Monday, December 1, 2014

26 Martyrs and a Priest

Hello Wonderful World!

This last P-day we (The 4 Nagasaki Elders and 2 Sisters) went to a monument near central Nagasaki called the Martyrdom of 26 Saints. 

in the 1600s the Japanese emporer decided to outlaw christianity. They took 26 christian believers and priests including a few 12 and 14 year old youth and force marched them 1000 miles south to Nagasaki, a city full of Christians. 

There on a hill in the center of the city, they crucified them. 

They died still faithful and true to Christ. 

We went to the museum there to learn more about the rich history and sacrifice of Christians in Japan. 

It was so amazing to see the faith of these early christian missionaries who gave up their whole lives to come to Japan hundreds of years ago to teach these people about Christ. Really in a way I consider those early christian missionaries our predecessors. They had so much faith and really set up a foundation for the preaching of the restored gospel. 

Sometimes there is a temptation to see other religions as mistaken enemies, who hurt the work. Especially as a missionary other religions and churches is used as an excuse not to embrace the restored gospel, and it is sad. I sometimes find myself with that same temptation to see them as enemies. 

But as I walked through that catholic museum about humble christian missionaries and saints. I felt a great deep amount of awe and respect for those people with such strong faith and love. 

When we finished the museum we went to a nearby interesting looking catholic church to see if we could see the inside. We got to the doors and they seemed locked, no one was there. But then a man came from inside and opened them (they were actually sliding doors, ha!) 

He was an 87 year old priest from Mexico. But you could have just called him Grandpa. He had a classic warm love and humor. Treated us almost as if we were his grandchildren telling us stories and sharing about the church there. He took us top to see the beautiful architecture and windows.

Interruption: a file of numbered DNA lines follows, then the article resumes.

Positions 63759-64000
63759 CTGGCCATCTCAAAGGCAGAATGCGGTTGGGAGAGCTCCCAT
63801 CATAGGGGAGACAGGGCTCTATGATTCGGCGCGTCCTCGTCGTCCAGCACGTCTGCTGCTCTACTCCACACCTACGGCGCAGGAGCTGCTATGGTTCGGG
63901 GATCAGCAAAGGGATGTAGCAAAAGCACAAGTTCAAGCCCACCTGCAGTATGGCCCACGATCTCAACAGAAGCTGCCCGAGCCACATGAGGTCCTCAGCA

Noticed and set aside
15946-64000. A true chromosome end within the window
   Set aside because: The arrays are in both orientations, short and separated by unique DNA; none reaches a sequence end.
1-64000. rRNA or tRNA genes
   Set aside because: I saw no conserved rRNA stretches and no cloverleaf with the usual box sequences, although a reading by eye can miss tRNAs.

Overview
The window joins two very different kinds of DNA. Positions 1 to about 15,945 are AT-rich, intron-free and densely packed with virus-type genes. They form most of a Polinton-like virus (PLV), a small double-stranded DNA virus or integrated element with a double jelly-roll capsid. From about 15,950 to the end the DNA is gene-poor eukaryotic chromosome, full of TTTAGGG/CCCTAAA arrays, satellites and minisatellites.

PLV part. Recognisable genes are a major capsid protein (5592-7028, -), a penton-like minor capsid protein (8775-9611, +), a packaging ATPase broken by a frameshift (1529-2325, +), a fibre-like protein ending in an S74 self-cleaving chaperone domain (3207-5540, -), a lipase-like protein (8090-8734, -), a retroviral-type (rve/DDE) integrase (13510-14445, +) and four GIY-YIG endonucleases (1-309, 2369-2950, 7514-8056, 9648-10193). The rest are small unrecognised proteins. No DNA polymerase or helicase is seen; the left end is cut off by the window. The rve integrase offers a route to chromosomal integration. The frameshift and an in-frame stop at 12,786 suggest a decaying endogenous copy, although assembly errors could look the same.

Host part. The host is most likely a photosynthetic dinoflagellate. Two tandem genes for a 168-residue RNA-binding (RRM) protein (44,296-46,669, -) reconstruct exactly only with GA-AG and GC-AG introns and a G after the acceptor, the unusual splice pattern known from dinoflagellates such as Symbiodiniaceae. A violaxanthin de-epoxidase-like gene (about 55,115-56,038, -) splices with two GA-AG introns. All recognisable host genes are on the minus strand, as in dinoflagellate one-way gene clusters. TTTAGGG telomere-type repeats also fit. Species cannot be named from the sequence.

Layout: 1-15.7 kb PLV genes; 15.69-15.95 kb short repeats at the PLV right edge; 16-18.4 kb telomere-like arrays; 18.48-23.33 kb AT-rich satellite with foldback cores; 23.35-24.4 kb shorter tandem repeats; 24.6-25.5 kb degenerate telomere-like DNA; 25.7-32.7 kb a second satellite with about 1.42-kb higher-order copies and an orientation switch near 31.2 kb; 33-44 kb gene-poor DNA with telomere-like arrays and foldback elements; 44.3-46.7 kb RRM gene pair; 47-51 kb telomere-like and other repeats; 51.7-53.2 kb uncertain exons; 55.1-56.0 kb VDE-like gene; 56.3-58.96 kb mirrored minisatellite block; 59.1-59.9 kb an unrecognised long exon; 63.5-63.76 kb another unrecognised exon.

All the missionaries in Nagasaki love singing, so we asked him if we could sing in the church. He said "Please!" And so we did. No practice, or coordination, but we sung one of the most beautiful harmonizations of "Nearer my god to thee" and "be still my soul" I have ever been apart of. The spirit was so strong. 

Afterwards the old loving priest said to us, "In our church we have the same song, but just with different words, and as you sung it I couldn't help but feel that even though we may be different, I felt this great hope that someday up in heaven we will all be just one family in Christ." And I felt so much love and so much brotherhood from him as we said it. 

I left that church amazed at the lesson that aged catholic priest taught me. We aren't enemies here. We truly are friends, brothers and sisters in God's family. We must see them that way. One day we will all be united in love, and that won't come from fighting till one side is forced to the other, but from loving so much that we all come together. 

I thank the Lord so much for these wonderful experiences and the things He teaches me with his servants and his angels like that wonderful old man. 

I know He lives and He loves us, and one day we will all be united in Christ.

Elder Walton

Nagasaki Japan

-The church and the Old Priest

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